•    Barn area access will be restricted to essential personnel. Guests and parties in the barn area for morning workouts and during race days will be eliminated.

•    Changes in venue operations to limit person-to-person touch points.

•    Team member protocols established to protect employees and guests.

•    A revised Fan Code of Conduct that establishes expectations for guests coming to the Derby.

•    Guests will be consistently and frequently encouraged to wear a mask at all times unless seated in their reserved seat or venue. This includes when:
Riding on a shuttle
Traveling through the venue
Going to the restroom
Placing an in-person wager
Purchasing food or beverages from a concession stand
Guests will be asked to wash their hands for 20 seconds or sanitize them frequently.
Guests will be encouraged to socially distance themselves from others when possible.

More detailed and additional information will be provided in the coming days online at http://www.KentuckyDerby.com/Updates.

“The impact of the Kentucky Derby extends well beyond the Twin Spires of Churchill Downs,” Flanery said. “It is an incredibly important time for the City of Louisville and the Commonwealth of Kentucky both culturally, economically and with respect to our time-honored traditions. Both employees and guests are asked to take an active role in following all guidelines. We must all do our part to ensure everyone has a safe and enjoyable experience.”

Tickets purchased for the originally scheduled Kentucky Derby Week dates are automatically valid for the new race dates. Guests may arrive on the new dates in September with their printed ticket or mobile ticket to be scanned for entry at the gates. Guests that have purchased a ticket and are not able to attend the newly scheduled race dates, can visit www.KentuckyDerby.com/TicketStatus for more information. Guests who purchased tickets from a vendor or secondary market website other than Churchill Downs, Ticketmaster.com or Derby Experiences must contact those sites directly. Churchill Downs is unable to process refunds for those tickets.

 

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Asmussen Surpasses Romans as Churchill Downs’ All-Time Leading Trainer

Jun 12, 2020

| Churchill Downs Communications

Hall of Fame horseman Steve Asmussen surpassed South Louisville native Dale Romans as the all-time leading trainer in Churchill Downs history when 4-year-old filly Drop Dead Gorgeous cruised to a 8 ½-length victory in Friday’s opener for win No. 738 beneath the historic Twin Spires.

“If anyone knows American horse racing, they know what Churchill Downs means to the sport,” Asmussen said. “This is a very significant honor. I know the people who have been in this spot before, and been here consistently, and for us to have won the most races is a very proud accomplishment.”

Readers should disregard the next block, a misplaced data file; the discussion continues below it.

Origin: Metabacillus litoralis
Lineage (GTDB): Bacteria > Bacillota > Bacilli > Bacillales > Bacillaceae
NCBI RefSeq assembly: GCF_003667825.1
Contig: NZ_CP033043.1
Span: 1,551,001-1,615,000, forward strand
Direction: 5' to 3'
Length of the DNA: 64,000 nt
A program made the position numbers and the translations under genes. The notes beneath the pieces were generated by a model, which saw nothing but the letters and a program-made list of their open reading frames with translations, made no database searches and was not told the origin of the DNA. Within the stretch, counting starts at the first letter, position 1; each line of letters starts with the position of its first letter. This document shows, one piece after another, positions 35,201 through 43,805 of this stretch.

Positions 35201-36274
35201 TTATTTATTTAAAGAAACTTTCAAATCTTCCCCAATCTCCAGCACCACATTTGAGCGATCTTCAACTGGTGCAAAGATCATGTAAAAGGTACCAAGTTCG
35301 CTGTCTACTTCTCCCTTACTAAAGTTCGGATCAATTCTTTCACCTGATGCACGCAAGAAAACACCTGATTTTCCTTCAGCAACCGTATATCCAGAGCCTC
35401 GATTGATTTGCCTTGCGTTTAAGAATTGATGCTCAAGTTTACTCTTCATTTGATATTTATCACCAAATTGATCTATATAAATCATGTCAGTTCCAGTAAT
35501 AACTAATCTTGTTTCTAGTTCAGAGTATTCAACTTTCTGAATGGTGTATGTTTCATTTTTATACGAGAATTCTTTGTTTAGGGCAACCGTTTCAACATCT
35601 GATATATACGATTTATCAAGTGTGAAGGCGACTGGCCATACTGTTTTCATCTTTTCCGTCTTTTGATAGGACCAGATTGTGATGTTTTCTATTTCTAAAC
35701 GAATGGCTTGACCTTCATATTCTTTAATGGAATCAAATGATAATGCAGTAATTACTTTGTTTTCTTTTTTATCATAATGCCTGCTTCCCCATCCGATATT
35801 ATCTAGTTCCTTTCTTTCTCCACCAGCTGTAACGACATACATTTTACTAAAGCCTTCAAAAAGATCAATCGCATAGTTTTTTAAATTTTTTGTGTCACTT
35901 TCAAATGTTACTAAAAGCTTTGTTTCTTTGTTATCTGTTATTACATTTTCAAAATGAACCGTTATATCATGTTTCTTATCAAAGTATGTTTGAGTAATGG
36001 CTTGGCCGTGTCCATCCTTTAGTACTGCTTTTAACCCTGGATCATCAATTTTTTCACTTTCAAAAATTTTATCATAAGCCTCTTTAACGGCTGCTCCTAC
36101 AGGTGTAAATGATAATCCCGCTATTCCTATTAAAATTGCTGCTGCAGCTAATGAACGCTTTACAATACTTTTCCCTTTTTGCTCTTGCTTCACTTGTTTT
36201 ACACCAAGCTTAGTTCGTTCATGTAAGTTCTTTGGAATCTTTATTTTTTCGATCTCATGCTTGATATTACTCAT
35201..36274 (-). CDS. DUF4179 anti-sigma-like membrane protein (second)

Asmussen, 54, tied Romans for the title on Thursday. Romans was the record-holder since Nov. 12, 2017 when he surpassed Hall of Famer Bill Mott, who was Churchill Downs’ all-time leader for more than 31 years.

Asmussen also won Friday’s second race with 2-year-old colt Hulen for win No. 739.

Born Nov. 18, 1965 in Gettysburg, S.D., Asmussen was destined for horse racing. His mother Marilyn (aka “Sis”) was a trainer and his father Keith was a jockey and trainer. For more than 50 years, they’ve managed one of the Southwest’s premier equine facilities known for boarding and breaking young horses, the Asmussen Horse Center and El Primero Training Center in Laredo, Texas.

Asmussen’s older brother Cash was the 1979 Eclipse Award-winning apprentice, a champion jockey in France and a winner of more than 3,000 races before his retirement in 2001.

Asmussen helped his parents around the stable by mucking stalls and walking horses at an early age. He’d later follow in his brother’s footsteps as a jockey and won his first race on April 4, 1982. He rode in New Mexico, California and New York and won 63 races and $687,224 before he was forced to retire from riding because he grew too big (note: today he stands over 6’0 tall and is about twice his former riding weight).

Asmussen took out his trainer’s license in 1986 and saddled his first winner on July 19, 1986 at Ruidoso Downs in New Mexico at age 20.

Asmussen started some 2-year-olds during the 1987 Spring Meet but didn’t win his first race at Churchill Downs until six years later when 3-year-old gelding Snake Eyes, owned by Bradley M. Shannon, won a $41,420 allowance at 1 1/16 miles on turf under Pat Day on May 16, 1993. He paid $6 to win as the 2-1 favorite.

Asmussen’s first Churchill Downs stakes winner came with a horse that helped put him on the national map. Valid Expectations was a $596,092-earner, who in 1996, gave Asmussen his first two graded stakes wins: the Grade III Derby Trial on April 27 at Churchill Downs and later the Grade III Sport Page Handicap against elders at Aqueduct.

Since then, Asmussen has had a Hall of Fame career and was enshrined in 2016. A key player in his powerhouse operation is chief assistant Scott Blasi, a native of Caney, Kansas, who began working with Asmussen in 1996 and oversees his Churchill Downs stable at Barn 38.

Team Asmussen first brought a string to Churchill Downs for the 1996 Fall Meet and has been stabled at the Louisville racetrack annually since the fall of 1997. The first of his record 22 Churchill Downs training titles came at the 2001 Fall Meet.